Accra, Sept. 19, GNA - Ms. Christine Churcher, Minister of Environment and Science (MES) on Monday expressed surprise about how the bitter experiences of past disasters have not in any way affected the attitude of most Ghanaians towards the environment.
She said, "If we had allowed the bitter lessons of the past to touch our lives, we would not have to spend time and money solving disasters the way we do, but rather allow the earth to take its natural course in dealing with its problems."
Ms. Churcher, who was speaking at the open of an international training workshop on "Evaluation of Methodologies for Mangrove Ecosystem Survey, Restoration and Pilot Site Selection Criteria," which opened in Accra, advocated a change in attitude by all towards the environment.
"We cannot continue to take the earth for granted," she said. The five-day workshop is being attended by about 45 participants drawn from the 16 countries belonging to the Guinea Current Large Marine Ecosystem (GCLME) regions, which stretches from Guinea Bissau in the north to Angola in the South.
The workshop is expected to come out with national experts trained in the identification of mangrove plants and animals as well as for the publication of some proceedings of illustrations and scientific papers. Ms Churcher said life was not a dream of pain, but pain was the outcome of people's omission and commission towards the environment. Citing the washing away of the Keta coastal line and the need for the building of a sea defence wall, she said it was due to the absence of mangroves that would have prevented such occurrences.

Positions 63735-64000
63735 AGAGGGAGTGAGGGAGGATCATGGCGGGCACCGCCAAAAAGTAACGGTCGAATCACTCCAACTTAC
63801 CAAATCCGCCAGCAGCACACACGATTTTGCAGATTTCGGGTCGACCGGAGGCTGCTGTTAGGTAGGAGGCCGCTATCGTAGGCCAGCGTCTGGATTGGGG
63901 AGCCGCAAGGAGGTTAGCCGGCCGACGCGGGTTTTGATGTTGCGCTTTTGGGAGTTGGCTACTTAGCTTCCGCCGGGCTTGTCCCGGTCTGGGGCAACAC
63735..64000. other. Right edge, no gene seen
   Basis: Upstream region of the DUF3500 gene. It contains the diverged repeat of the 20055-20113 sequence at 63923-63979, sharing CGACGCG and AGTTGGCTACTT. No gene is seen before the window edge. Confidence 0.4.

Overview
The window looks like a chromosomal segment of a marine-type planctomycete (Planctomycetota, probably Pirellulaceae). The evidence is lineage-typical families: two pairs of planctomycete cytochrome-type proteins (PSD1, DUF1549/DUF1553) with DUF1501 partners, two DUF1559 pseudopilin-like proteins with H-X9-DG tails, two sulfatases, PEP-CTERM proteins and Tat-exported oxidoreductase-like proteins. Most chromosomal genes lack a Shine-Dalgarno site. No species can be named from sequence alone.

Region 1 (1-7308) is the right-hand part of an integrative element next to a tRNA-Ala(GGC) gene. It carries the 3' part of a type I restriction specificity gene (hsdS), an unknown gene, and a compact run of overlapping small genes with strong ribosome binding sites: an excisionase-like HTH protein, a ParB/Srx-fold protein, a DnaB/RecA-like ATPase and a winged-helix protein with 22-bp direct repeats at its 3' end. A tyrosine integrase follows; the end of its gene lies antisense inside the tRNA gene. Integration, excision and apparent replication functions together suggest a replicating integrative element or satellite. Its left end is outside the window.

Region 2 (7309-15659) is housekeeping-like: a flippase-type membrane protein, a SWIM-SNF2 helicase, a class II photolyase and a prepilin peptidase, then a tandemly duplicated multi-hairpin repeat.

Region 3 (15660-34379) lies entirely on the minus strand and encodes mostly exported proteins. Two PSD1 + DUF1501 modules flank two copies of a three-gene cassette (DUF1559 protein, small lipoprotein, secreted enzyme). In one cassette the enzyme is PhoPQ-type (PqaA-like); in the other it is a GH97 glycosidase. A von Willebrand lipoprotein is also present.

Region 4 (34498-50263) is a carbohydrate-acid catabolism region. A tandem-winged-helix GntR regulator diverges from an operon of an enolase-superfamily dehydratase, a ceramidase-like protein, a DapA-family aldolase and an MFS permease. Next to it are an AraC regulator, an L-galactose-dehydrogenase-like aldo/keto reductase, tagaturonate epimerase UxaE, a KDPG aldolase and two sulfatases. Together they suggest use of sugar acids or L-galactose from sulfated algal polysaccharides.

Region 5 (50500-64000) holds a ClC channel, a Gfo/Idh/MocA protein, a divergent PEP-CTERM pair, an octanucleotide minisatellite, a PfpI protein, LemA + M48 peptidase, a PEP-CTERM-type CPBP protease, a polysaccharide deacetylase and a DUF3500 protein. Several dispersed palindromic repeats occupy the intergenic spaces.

The Ministry, she noted, would soon come out with a project coded " The Child and the Environment", where the focus would be educating the child on the need to help campaign for the protection of the environment.
Professor Chidi Ibe, Regional Director, GCLME said lesson from the Tsunami disaster of South East Asia should guide Africans in the planning and management of the coastline.
He said the aftermath studies revealed that areas that had mangrove were less devastated compared to areas without mangrove.
"By their nature, mangroves have been known to serve as buffer for violent storms and surges."
It is therefore advocated that the re-forestation of the GCLME coastal zone with mangroves was enforced. He said with the re-forestation of the mangroves, fish stocks could also be rejuvenated, since most fishes and crabs use the mangroves as their spawning grounds.
Dr Gheysika A. Agambila, Deputy Minister, MES, said the GCLME was richly endowed with abundant aquatic and other natural resources both renewable and non-renewable.
"But it is our responsibility to make judicious use of all of them in order not to loose the opportunity of less cost maintenance of our biological diversity.
"It is therefore incumbent on all stakeholders to play their part in ensuring that we properly embrace and align ourselves with the dynamic behaviour of the mangrove ecosystem so as to relate our policies and strategies to our survey reports and outcomes. Mr Edward Nsenkyire, Chief Director, MES also expressed disappointment at the management of mangroves along the Gulf of Guinea and called for a concerted effort by all in its management.